Positive Affirmations in Our Music

Positive Affirmations in Our Music

One the the things I said I was grateful for last week was Spotify. I have always been sincerely grateful for music, as it’s made me feel alive, put a spring in my step, and helped me dance through housework. Spotify is merely a vehicle through which to conveniently appreciate music and have all our favorites a click or two away. 

Each year, by providing us with a playlist of the 100 songs we listened to most in the previous 12 months, Spotify provides us with a glimpse of where our head was that year. I’ve been getting these lists since 2016 and in analyzing the songs they contain, I’ve noticed a few things.

First there are the songs that are consistent from one year to the next. These, not surprisingly, are songs that I’ve had as top songs in my head for a time that certainly pre-dates Spotify. They’d all be considered “oldies” by anyone’s account, and they all have a way of lifting my mood. Seriously, try listening to any of these and remaining in a foul mood. 

  • Me & Julio Down by the Schoolyard 
  • (Your Love Keeps Lifting me) Higher & Higher 
  • You Sexy Thing 
  • I Can See Clearly Now 
  • Do You Believe in Magic 
  • Sugar, Sugar 
  • I Won’t Back Down 
  • Let Your Love Flow 
  • Come and Get Your Love
  • You Can Get It If Your Really Want

Link to complete playlist: My Top Songs of All Time. 10 songs. 30 minutes.

Then I noticed the differences in the playlists from year to year. 2016, I was still in a bit of a dark place and the in the top 10 on that list was most of the melancholy, bitter sweet sounds from Teenage Fanclub’s 2016 Release “Here” including The Darkest Part of the Night, I’m in Love, and I was Beautiful When I was Alive

There is a place for melancholy, bitter sweetness and in music we can find mediation and reflection. Music can transport us back to a time and place we want to remember, and some we’d prefer not to. We avoid those songs, don’t we? 2017 showed I was moving forward. My number one song that year was the bouncy, Strangers by Langhorne Slim, that I found about the same time I got the convertible. It’s one of the highlights of my “Cruisin’ with the Top Down” playlist.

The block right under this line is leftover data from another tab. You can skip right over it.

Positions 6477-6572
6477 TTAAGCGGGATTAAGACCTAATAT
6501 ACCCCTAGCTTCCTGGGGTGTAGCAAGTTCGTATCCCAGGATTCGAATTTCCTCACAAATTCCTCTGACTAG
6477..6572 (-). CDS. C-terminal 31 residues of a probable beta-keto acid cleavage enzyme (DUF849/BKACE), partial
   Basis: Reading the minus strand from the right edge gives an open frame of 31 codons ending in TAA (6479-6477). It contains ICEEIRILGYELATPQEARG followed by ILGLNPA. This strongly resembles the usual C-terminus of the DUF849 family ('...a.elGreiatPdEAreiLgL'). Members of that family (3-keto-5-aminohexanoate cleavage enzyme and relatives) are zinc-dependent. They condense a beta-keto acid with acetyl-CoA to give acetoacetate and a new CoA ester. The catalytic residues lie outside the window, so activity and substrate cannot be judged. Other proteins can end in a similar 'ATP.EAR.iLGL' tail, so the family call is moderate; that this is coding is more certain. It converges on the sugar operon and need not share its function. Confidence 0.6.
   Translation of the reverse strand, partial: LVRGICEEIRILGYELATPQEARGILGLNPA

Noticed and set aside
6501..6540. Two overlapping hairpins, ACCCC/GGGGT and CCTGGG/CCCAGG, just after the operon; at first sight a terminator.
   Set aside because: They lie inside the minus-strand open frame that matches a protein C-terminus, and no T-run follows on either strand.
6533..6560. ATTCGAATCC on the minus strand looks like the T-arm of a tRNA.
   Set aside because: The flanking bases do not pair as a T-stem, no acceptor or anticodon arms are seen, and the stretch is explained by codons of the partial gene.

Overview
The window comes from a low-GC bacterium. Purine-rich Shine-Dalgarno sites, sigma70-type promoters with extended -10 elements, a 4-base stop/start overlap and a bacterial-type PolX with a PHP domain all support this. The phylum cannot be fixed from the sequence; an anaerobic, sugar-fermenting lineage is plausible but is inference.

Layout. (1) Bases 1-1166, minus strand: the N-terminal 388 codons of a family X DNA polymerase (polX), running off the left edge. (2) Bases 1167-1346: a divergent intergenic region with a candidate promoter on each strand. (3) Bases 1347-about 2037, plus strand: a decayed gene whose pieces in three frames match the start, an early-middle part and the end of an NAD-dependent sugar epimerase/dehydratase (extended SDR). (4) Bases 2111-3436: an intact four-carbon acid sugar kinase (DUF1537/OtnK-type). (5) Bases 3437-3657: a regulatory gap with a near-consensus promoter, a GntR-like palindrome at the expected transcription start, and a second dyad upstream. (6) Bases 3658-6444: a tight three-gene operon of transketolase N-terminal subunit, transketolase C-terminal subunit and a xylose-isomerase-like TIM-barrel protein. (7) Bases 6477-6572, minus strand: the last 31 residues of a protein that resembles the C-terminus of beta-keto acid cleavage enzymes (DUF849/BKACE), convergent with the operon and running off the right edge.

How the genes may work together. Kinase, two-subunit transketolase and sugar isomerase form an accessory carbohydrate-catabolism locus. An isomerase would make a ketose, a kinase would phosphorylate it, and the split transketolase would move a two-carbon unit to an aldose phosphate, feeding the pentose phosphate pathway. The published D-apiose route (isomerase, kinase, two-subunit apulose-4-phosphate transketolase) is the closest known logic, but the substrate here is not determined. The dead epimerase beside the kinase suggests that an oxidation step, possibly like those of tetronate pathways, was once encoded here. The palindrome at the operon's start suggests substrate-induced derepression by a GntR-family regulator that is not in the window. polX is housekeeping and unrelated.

2018 included a lot of memories that I put on my “NJ to IL Road Trip” playlist for my drive out here. My top 3 songs that year were Everybody Loves You Now (Billy Joel), Here’s Where the Story Ends (The Sundays), and I Will Always Love You (Whitney Houston), thankfully followed by many more upbeat selections. 

It was last year that I noticed that out of 100 songs, only six were not upbeat, lively, and positive. I also noticed that was also a reflection of how I felt about my life that year. 94% of the time I was feeling upbeat, lively, and positive. Did the music create my outlook on life? Or was it my outlook on life that was creating the playlist? I guess we’ll never really know for sure.

Just in case though, back in January, I created a playlist for 2020. With the idea that they would all be positive songs. We’ve certainly needed them haven’t we? I think the music we listen to can have a huge affect on our demeanor. Best to choose something positive, right? Here’s hoping “Your Top Songs 2020” is a reflection on not such a bad year after all.

20 Things for which to be Grateful – even in 2020

20 Things for which to be Grateful – even in 2020

The holidays are going to be very different this year. That’s okay. Taking on a perspective of gratitude for all that we do have – even this year – can go a long way toward improving our mood. So here’s what I’m grateful for in no particular order.